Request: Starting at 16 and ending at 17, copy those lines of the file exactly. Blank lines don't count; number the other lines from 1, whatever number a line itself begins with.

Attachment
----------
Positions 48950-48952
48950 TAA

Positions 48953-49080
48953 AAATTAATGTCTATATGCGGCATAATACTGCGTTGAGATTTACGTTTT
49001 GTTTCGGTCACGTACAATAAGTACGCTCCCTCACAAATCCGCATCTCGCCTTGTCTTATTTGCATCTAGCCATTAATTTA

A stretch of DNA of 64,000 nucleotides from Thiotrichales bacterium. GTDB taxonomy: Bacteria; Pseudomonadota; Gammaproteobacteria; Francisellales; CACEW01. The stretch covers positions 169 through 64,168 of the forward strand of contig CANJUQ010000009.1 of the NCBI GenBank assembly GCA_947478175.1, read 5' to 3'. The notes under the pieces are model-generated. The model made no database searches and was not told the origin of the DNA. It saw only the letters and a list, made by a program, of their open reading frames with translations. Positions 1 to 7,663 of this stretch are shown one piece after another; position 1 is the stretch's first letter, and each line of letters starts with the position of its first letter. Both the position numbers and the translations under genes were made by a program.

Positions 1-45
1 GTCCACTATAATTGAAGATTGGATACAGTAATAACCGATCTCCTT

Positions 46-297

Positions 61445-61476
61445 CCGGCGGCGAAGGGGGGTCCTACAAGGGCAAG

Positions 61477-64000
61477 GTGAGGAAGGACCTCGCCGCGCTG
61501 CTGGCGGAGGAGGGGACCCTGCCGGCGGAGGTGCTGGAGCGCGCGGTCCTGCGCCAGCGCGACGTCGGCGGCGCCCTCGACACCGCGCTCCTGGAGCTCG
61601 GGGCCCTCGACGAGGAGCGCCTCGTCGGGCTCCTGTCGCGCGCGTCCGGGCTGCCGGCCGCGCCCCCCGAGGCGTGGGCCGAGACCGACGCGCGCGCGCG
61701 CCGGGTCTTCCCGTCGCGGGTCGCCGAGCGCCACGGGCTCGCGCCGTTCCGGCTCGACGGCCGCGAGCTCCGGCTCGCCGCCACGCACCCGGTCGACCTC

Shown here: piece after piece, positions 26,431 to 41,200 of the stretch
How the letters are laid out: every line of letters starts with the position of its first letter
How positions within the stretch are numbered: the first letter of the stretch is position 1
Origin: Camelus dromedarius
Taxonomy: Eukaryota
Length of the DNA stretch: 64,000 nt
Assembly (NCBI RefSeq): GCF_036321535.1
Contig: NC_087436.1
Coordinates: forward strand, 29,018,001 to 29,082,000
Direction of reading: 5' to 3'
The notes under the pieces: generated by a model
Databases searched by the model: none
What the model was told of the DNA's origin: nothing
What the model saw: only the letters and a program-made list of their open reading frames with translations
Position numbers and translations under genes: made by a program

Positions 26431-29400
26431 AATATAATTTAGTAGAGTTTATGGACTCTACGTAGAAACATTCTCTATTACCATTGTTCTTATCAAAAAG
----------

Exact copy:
61701 CCGGGTCTTCCCGTCGCGGGTCGCCGAGCGCCACGGGCTCGCGCCGTTCCGGCTCGACGGCCGCGAGCTCCGGCTCGCCGCCACGCACCCGGTCGACCTC

Shown here: piece after piece, positions 26,431 to 41,200 of the stretch